The discrimination, ostracising and genocide of the Sinti and Roma is one of the less known chapters of history, and not just in Munich. Persecution measures specifically targeting this ethnic group had already begun to be intensified at the end of the nineteenth century. With the Nuremberg Laws of 1935, which declared Sinti and Roma to be – like Jews – an “alien race”, social exclusion and persecution entered a new phase; the “Himmler circular” of December 1938 led to systematic genocide. In the post-war years there was a reluctance to recognise the injustices perpetrated against the Sinti and Roma; today, old prejudices are to some extent once again prevalent, and along with this revival exclusion and discrimination are on the rise.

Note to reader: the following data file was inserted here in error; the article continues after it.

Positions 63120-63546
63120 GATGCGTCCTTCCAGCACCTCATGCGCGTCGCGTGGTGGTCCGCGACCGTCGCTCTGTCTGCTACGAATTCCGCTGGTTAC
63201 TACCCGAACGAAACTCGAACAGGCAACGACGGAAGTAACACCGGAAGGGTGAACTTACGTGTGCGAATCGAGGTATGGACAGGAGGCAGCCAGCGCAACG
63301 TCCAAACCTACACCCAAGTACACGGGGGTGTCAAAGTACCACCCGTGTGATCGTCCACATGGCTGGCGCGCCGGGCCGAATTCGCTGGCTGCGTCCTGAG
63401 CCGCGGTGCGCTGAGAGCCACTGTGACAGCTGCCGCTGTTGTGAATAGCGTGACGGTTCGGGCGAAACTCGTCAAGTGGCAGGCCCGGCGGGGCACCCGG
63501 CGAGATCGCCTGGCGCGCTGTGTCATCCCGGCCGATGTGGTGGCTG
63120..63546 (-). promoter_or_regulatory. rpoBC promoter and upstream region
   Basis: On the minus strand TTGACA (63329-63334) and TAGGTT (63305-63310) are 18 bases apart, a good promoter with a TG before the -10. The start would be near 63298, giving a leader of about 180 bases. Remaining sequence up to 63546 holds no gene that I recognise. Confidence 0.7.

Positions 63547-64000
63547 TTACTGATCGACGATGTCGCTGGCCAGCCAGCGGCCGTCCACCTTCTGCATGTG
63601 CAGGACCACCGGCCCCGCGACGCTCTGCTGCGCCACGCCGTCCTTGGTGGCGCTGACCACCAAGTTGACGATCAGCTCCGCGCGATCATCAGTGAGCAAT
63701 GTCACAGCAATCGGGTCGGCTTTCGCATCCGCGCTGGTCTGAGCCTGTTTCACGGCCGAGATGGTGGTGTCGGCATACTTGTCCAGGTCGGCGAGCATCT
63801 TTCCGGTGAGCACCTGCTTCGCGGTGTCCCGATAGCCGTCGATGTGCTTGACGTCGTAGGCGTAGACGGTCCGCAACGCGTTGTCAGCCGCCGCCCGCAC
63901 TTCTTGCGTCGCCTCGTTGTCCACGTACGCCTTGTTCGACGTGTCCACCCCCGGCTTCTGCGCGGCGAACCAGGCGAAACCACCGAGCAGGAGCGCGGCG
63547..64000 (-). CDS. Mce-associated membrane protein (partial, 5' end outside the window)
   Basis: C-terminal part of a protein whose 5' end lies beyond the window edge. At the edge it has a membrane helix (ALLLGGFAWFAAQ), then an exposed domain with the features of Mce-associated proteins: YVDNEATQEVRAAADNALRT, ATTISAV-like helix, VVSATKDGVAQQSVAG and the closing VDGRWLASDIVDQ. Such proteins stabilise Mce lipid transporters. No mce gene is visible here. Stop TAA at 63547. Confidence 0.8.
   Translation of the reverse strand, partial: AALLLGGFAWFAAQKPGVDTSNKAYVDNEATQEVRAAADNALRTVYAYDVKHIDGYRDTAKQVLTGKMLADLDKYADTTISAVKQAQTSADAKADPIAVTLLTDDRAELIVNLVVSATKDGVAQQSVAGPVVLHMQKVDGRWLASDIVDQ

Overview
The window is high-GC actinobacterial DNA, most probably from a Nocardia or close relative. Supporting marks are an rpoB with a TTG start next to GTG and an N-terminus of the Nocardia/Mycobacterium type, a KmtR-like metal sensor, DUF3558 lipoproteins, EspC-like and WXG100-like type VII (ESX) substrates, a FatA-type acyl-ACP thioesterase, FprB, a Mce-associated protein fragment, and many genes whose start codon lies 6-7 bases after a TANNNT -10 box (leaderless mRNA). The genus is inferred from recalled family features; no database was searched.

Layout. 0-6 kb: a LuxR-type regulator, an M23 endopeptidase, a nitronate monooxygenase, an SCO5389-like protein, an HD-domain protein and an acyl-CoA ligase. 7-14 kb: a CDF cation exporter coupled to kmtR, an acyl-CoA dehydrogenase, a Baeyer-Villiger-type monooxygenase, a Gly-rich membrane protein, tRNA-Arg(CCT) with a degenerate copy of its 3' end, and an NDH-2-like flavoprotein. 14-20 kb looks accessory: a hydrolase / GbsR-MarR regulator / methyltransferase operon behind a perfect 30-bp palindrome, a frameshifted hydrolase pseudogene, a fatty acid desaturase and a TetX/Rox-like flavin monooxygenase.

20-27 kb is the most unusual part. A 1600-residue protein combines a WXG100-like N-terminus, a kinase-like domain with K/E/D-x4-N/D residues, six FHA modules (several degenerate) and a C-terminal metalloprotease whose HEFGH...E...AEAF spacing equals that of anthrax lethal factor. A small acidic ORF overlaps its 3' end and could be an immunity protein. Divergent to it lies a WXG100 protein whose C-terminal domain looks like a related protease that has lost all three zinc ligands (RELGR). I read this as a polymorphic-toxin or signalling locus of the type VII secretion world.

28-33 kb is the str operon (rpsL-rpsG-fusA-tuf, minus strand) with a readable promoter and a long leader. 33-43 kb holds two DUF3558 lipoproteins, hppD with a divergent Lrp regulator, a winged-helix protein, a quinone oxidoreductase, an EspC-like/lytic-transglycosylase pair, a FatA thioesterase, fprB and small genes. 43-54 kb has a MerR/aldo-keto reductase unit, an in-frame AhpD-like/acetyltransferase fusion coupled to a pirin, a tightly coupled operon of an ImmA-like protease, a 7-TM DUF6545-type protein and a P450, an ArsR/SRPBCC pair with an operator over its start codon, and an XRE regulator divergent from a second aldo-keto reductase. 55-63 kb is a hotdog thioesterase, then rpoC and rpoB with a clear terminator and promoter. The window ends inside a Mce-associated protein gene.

The Persecution of Sinti and Roma in Munich and Bavaria 1933-1945
Oct. 27, 2016 until Feb. 12, 2017